Georgetown University’s Newspaper of Record since 1920

The Hoya

Georgetown University’s Newspaper of Record since 1920

The Hoya

Georgetown University’s Newspaper of Record since 1920

The Hoya

Club Approval Re-evaluated

After an overhaul of the student club approval process over the past year, a Council Advisory Board including representatives from five different advisory boards will now have the final say whether proposed clubs make the cut.

Under the old system, a Center for Student Engagement administrator would review one of the 40 to 60 new club proposals submitted each semester and then direct the proposal toward one of five appropriate advisory boards: the Media Board, Performing Arts Advisory Council, Student Activities Commission, club sports and the Center for Social Justice Advisory Board. That group would then decide whether to approve an organization and help it start out on campus.

“There were a lot of problems with the system. It wasn’t necessarily conducive to good group-forming,” Chair of the Student Activities Commission Jennifer Chiang (SFS ’15) said. “We were given assignments and told, ‘Here’s your group.’”

Additionally, the new system curbs waiting time for groups that do not meet an advisory board’s requirements on their first try.

“In the past, if a group was applying just to an advisory board specifically, that board might review their application and determine, ‘Well, they don’t really meet our criteria for the type of groups we take right now,’” Director of Student Engagement Erika Cohen Derr said. “In the old process, that group would just have to wait until the next development round and then try to reapply to a different advisory board then. We wanted to minimize that experience.”

The new process is also intended to decrease confusion about groups that do not fit neatly under one advisory board.

“Sometimes there are groups that are proposed where it’s not necessarily clear whether, say, they belong to the CSE or the CSJ, and so the advisory board members are the ones that are in the best position to make determinations about which board they’re assigned to,” Cohen Derr said.

While the CAB will increase advisory board collaboration, Cohen Derr said that the specialized advisory boards will remain autonomous.

“They are seeking to strike a balance between the collaboration process that all boards are brought into and honoring the unique characteristics of each board and the fact that each board supports their members in a unique set of realities,” Cohen Derr said.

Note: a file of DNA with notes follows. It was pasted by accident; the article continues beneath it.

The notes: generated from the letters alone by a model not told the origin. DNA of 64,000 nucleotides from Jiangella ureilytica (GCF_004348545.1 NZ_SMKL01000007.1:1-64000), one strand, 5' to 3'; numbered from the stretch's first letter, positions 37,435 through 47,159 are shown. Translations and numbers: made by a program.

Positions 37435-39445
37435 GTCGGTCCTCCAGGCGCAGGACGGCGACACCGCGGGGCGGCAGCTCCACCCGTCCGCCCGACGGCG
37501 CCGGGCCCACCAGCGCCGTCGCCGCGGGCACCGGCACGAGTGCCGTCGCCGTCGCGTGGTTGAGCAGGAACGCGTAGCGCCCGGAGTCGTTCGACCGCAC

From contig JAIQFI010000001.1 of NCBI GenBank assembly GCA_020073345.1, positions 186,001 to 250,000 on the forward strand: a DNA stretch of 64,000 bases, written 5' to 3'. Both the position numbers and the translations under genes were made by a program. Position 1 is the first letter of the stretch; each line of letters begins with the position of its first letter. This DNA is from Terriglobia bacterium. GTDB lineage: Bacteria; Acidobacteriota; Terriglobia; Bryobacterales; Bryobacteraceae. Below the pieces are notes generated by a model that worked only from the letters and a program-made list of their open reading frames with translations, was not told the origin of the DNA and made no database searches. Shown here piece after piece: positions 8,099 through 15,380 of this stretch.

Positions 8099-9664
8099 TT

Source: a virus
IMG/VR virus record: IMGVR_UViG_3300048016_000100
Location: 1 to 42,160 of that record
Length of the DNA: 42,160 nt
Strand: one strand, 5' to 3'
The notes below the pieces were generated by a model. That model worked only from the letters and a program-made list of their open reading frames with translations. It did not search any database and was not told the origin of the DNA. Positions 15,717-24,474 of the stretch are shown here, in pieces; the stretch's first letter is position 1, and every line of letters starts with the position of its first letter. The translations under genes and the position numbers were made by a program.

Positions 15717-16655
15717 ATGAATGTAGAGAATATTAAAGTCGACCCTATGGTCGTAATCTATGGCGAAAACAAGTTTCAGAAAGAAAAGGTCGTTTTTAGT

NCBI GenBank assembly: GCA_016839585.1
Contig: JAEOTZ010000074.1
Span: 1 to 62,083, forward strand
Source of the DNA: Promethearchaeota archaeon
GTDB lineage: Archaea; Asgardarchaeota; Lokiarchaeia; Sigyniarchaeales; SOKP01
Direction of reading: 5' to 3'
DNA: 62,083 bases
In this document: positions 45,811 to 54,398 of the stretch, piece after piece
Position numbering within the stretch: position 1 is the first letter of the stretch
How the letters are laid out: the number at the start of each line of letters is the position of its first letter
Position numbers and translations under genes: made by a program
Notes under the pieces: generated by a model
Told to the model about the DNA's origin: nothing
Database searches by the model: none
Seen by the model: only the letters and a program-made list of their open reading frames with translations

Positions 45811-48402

If a student advisory board does not want to accept a new group under its authority, however, a majority of the advisory boards in the CAB can force them to accept the group anyway.

The new student organization development process allows the CAB to collectively make decisions regarding the benefits given to fledgling clubs, including university-wide recognition, funding, campus resources and use of the Georgetown name.

Alex Skarzynski (SFS ’15), chair of the club sports advisory board, praised the ability of the new club development structure to allow student participation in what had previously been an administration-dominated process.

“Before, the only conversation among boards would really be administrator to administrator. … I would usually never know the chair of SAC, just because there’s not that much that we overlapped,”Skarzynski said. “CAB has been a great way for student leaders of these groups to be the voice, as opposed to just administrators.”

Chiang agreed and said that the enhanced cooperation among different advisory boards was the primary benefit of the changes.

“It’s very helpful to have somebody else at the table to talk it out with,” Chiang said. “It made us more of a cohesive board and made things more consistent.”

While still a new process, the changes have already proven conducive to bringing new clubs into the existing fold, including Hoya Sana, a yoga and stress-release club, and Brilliantly British, a British culture appreciation society
“I’m really happy to say that in the past cycle, each advisory board was able to take at least one new group into the new club development process,” Chiang said.

“It unifies us and presents the united front that you’d want from advisory boards that represent so many groups on campus,” Skarzynski added.

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